- Paradata and administrative data from research projects for quality and accuracy purposes, such as data that is captured as part of the administration of a survey or piece of research. For example, capturing the amount of time a respondent takes to complete an online survey or recording the number of attempts it takes to contact a telephone respondent. These are collected as a matter of process or for quality assurance.
12. When collecting data, maintain an internal do-not-contact database as a complement to requests made by respondents for future communications and participation in marketing research projects.
13. Collect personally identifiable information (PII), including email addresses, whether actively or passively, only with respondent’s awareness or permission.
Protection of PII is enhanced by gathering only information relevant to the specific research project being conducted. Researchers should tailor methods and measurement to collect only personal data necessary for the success of the project.
If respondent identity could be deduced merely from participation in a study itself, even without PII attached, respondents must be made aware of this possibility when cooperation is initially sought.
PII is defined as any information about an individual maintained by an agency or business, including but not limited to:
- Any information that can be used to distinguish or trace an individual‘s identity, such as name, social media usernames and userphotos, personal website addresses, date and place of birth, mother‘s maiden name, biometric records or social media comments that are so unique as to be individually identifiable via a Web search.
- Any other information that is linked or linkable to an individual, such as medical, educational, financial, and employment information.
Researchers may use respondent PII for purposes of maintaining the integrity of the data processing operations, such as matching respondent records from separate files, including appending client to third-party data to a survey-based file. In those cases, PII will be replaced with surrogate identifying codes, untraceable to individual respondents, upon completion of data processing operations.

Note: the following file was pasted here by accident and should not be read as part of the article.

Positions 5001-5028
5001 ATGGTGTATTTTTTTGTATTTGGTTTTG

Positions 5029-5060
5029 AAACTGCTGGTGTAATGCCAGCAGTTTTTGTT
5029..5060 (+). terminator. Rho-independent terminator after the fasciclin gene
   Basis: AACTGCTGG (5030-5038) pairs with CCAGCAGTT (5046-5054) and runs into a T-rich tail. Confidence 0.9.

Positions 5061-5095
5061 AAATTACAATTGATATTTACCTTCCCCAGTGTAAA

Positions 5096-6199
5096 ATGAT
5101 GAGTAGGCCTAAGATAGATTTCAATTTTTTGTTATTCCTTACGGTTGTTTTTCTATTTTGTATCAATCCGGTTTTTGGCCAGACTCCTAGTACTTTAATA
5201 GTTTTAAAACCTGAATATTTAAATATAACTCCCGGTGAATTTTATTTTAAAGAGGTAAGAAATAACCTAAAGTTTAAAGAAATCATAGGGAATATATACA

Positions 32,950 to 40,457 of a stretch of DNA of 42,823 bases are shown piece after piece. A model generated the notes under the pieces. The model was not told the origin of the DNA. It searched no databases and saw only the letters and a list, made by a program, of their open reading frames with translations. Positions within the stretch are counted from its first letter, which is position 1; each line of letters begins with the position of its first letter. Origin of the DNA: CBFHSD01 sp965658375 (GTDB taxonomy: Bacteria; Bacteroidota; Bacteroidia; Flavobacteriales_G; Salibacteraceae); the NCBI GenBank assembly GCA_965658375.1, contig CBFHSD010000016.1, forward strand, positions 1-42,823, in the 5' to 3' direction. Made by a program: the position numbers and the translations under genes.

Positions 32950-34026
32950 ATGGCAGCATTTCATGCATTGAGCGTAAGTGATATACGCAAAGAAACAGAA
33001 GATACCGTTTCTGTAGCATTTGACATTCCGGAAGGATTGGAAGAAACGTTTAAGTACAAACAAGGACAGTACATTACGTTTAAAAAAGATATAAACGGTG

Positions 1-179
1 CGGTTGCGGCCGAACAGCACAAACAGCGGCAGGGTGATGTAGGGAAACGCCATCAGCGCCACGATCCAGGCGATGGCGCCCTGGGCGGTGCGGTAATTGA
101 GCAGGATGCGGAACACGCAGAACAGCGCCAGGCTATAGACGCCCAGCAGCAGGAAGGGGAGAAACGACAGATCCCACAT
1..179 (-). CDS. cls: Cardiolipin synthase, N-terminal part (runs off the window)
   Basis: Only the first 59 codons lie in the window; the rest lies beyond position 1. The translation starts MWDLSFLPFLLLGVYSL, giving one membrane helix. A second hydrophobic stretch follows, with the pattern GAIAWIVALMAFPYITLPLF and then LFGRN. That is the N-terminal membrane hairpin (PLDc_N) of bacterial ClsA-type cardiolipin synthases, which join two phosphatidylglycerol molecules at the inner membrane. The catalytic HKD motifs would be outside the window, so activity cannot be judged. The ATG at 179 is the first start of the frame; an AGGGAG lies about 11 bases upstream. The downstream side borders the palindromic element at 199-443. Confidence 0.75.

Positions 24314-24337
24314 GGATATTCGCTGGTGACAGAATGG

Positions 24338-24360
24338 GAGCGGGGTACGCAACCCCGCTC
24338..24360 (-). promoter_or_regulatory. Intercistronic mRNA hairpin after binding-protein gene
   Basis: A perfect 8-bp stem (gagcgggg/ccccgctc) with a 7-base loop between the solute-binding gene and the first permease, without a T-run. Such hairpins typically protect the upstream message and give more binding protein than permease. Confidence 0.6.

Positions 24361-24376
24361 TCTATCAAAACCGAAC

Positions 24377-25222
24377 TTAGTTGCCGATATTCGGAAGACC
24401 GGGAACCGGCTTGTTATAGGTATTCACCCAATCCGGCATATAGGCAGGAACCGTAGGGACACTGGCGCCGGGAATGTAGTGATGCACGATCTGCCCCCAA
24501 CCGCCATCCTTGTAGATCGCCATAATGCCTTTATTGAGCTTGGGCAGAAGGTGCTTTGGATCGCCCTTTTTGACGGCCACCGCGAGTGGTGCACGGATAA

14. Compile, maintain and utilize Internet samples of only those individuals who have provided their permission to be contacted for marketing research purposes and those who have a reasonable expectation based on an existing business relationship that they will receive invitations for marketing research purposes.
Privacy of respondents should receive consideration at the highest levels by individual marketing researchers and companies so that every employee in the business understands how they are responsible for protecting respondents’ confidential information.
Additionally, privacy policies should be stated plainly, minimizing jargon, and be understandable by the public without a legal or research background. Policies should be easily accessible by online and offline means and available not only at the time cooperation is sought, but upon demand at any time after data are gathered.
It is important to detail exactly how personal information may be used, and then adhere only to stated uses. Any additional material use or change in use of PII requires specific, advance written or recorded approval from respondents.
Fundamental data privacy planning includes:
- Implementing industry standard physical, technical and administrative safeguards to protect respondent data.
- Limiting data collection to information necessary to inform research question(s).
- Limiting data usage to those purposes communicated to, or that might be reasonably expected by respondent.
- Informing respondent of the possibility for re-contact for follow-up.
- Retaining data in as anonymous a form as possible while maintaining data integrity.
- Establishing reasonable limits to the time data will be retained before disposal.
- Disposing of data safely and securely.
16. Take special care and adhere to applicable law when conducting research across state and national borders and with vulnerable populations, including but not limited to children.
Specific laws and regulations govern research among these groups, and it is incumbent upon marketing researchers to ensure compliance obligations for all vulnerable populations are met, regardless of any specific interviewing method or response technology in use.
Research among children requires knowledge and adherence to unique precautions that apply to all respondents under the age of majority, i.e. minors.
Other vulnerable groups include but are not limited to:
- Elderly/aged persons
- Cognitively impaired persons
- Patients or others with medical issues
Each of these groups may be covered by situation or class-specific regulations, such as the Health Insurance Portability and Accountability Act (HIPAA) or the Children’s Online Privacy Protection Act (COPPA).
See Appendix B for best practice, specific law and issue resources.